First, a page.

Congested heart leads to lowered blood pressure and poor renal blood flow. This results in the development of edema in the lower extremities and the lung (pulmonary edema) as well as renal failure.

The Cardiac Glycosides (Cardenolides) - the Digitalis Preparations
Drug Members :

      1. Digitoxin (Crystodigin)
      2. Digoxin (Lanoxin)
      3. Deslanoside (Cedilanid-D)
Natural plant analogs of today’s modern glycoside preparations have been used for at least 3,000 years. Cardiac glycosides were used for heart conditions by the Egyptians, Romans and the early Europeans. The cardiac glycosides are commonly found in plants such as Milkweed, Lilly of the Valley, the Oleander plant, and in the Foxglove plant. This is a very good reason to preserve the earth’s rain forests because of the very real chance they hold plants that will one day cure diseases.
Mechanisms of Action :
The main action of the Cardiac Glycosides is to increase the force of cardiac contraction. They do this in the following ways :
1. A Rise In The Concentration Of Intracellular Sodium. An enzyme called Na+- K+ ATPase cleaves ATP to ADP and Pi. The energy released from the hydrolysis of ATP drives the Na+-K+ pump which normally pumps Na+ out of the cell and K+ into the cell. If, however, this pump is disabled by the inhibition of this enzyme, the net effect is the malfunction of the pump and an increase of sodium inside the cell with a loss of intracellular potassium to the extracellular space. The influx of Na+ is partly due to the passive re-entry of sodium inside the cell while the efflux of K+ is passive to the outside of the cell.
2. A Rise In The Concentration Of Intracellular Calcium . In the heart, there is a second pump called the Na+-Ca2+ pump. This pump normally takes 1 intracellular Ca2+ ion out of the myocyte in exchange for 4 extracellular Na+ ions brought into the myocyte. This pump is turned on by a diffusion gradient difference in extracellular to intracellular sodium when the extracellular sodium concentration is higher than the intracellular sodium concentration. When the [Na+]Outside drops because the [Na+]Inside rises, then the pump becomes deranged and stops pumping Ca2+ out of the cell. When the Na+ - K+ pump is disabled, there is a rise of [Na+]Inside the cell as well as a rise in the [Ca2+]Inside . The [Ca2+]Inside will rise because of passive diffusion back into the cell coupled with the fact that the cell is not pumping any Ca2+ ions out.

Summary : Since the cardiac cell experiences a rise in [Ca2+] inside the cell, the force and velocity of contraction in greatly increased. This is the prime mechanism of action of all cardiac glycoside drugs.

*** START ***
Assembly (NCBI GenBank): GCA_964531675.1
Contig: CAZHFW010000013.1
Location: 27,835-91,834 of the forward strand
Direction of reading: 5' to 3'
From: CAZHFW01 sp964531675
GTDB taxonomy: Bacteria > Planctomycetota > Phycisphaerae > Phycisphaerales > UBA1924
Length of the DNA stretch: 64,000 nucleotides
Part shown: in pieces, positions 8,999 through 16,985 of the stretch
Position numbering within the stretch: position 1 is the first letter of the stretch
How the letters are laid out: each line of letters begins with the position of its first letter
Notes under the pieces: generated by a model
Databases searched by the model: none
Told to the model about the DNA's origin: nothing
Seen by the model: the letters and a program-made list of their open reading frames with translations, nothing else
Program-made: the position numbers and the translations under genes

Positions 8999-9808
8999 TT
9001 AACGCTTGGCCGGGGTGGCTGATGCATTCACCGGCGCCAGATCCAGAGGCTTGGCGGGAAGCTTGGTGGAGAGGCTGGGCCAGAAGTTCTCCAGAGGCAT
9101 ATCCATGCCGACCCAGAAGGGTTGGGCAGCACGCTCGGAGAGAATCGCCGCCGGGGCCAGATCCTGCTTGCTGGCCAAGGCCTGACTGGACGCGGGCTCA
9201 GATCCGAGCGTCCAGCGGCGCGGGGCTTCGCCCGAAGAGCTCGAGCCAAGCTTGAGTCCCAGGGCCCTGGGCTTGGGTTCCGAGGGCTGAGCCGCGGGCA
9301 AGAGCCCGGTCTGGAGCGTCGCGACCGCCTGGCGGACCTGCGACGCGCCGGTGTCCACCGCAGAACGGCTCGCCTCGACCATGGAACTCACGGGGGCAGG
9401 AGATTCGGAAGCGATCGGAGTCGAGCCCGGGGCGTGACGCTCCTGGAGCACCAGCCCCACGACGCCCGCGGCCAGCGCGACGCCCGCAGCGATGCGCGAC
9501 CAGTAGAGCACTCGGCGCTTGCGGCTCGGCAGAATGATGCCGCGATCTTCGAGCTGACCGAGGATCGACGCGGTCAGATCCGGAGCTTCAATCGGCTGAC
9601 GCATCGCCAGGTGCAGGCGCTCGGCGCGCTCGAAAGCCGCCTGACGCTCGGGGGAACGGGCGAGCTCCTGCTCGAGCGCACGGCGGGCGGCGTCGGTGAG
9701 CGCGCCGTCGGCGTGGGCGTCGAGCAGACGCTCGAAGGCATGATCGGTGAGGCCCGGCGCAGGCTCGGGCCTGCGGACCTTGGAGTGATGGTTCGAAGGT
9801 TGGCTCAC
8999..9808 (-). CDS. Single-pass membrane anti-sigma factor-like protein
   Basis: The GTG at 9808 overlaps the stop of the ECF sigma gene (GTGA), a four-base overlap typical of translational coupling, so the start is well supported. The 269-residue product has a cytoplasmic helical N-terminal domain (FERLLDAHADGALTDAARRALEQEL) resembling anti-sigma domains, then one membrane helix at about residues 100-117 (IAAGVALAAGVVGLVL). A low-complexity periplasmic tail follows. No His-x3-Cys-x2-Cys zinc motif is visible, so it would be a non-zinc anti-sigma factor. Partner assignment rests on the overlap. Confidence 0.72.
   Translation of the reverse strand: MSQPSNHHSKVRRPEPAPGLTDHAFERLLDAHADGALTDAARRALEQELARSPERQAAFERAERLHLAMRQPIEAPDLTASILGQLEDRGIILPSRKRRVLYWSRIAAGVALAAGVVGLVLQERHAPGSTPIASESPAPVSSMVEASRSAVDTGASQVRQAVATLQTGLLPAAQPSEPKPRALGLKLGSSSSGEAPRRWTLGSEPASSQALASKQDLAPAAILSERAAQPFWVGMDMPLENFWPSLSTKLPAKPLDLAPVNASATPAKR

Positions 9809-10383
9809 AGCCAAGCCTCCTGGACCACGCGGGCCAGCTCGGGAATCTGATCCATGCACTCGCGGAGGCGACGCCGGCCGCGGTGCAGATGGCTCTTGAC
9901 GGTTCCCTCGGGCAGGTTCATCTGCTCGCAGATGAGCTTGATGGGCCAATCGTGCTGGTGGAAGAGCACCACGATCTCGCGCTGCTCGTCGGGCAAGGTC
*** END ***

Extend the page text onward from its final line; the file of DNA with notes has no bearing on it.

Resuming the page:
Additional Mechanisms Of Action :
1. The glycosides enhance vagal tone over the heart which :

      • slows the heart rate
      • slows the AV node conduction velocity
      • increases the AV nodal refractory period
The net effect of the glycosides on the heart is as follows :
a. heart rate is slowed
b. contraction is greater due to increased filling volumes - Starling’s Law
c. ejection fraction is improved
d. increased ejection velocity

Adverse Side Effects Of The Glycosides :

Check list of common cardiac drugs
Main effects
Sites of action
anticoagulant stops platelet activation
monoclonal antibody to fibrinogen receptors
amiloride (combination with frusemide is frumil)
potassium sparing diuretic
plasmalemma sodium & chloride channels
kidney (distal tubules)
class III anti-arrhythmic
prolongs action potential duration
anticoagulant stops platelet activation
COX inhibitor, blocks TXA2 synthesis
atropine (sometimes used to stop vagus bradycardia)
parasympatholytic, increases heart rate
blocks muscarinic AcCh receptors
pacemaker cells (sino-atrial node)
reduces arterial blood pressure
ACE inhibitor
relaxes vascular smooth muscle
anticoagulant stops platelet activation
blocks ADP receptor
digitalis and ouabain
increase cardiac contractility, delay AV node triggering
block Na / K ATPase raising intracellular sodium, then calcium
all tissues, but the Na/Ca exchanger is mainly in heart
dipyridamole (often used for X-ray imaging)
coronary vasodilation
inhibition of adenosine uptake
coronary vasculature
furosemide (= frusemide)
plasmalemma sodium & chloride channels
kidney (loop of Henle)
isoprenaline (and other adrenaline analogues)
increase cardiac contractility
beta agonist raises cyclic AMP
many tissues
reduces arterial blood pressure
angiotensin AT1 receptor blockade
relaxes vascular smooth muscle
reduces blood cholesterol levels
HMG-CoA reductase inhibitor
pain relief (mainly)
opiate receptors
nitroglycerine (and many other organic nitrates)
reduce cardiac work load
metabolised to NO
relaxes vascular smooth muscle
reduces cardiac contractility, class II anti-arrhythmic
beta blocker lowers cyclic AMP
many tissues
quinidine, novocaine and other local anaesthetics
class I anti-arrhythmics
delay recovery of sarcolemma sodium channels after AP
spironolactone (usually added to other diuretics)
reduces diuretic potassium losses
aldosterone antagonist
kidney (distal tubules)
urokinase (streptokinase is cheaper but antigenic)
dissolves blood clots (fibrinolytic)
activates plasminogen to plasmin (protease)
blood clots
verapamil, nifedipine and other dihydropyridines
reduce cardiac work load, class IV anti-arrhythmic
block sarcolemma calcium channels
myocardium; relax vascular smooth muscle
vit. K antagonist
blocks g-carboxy glutamate synthesis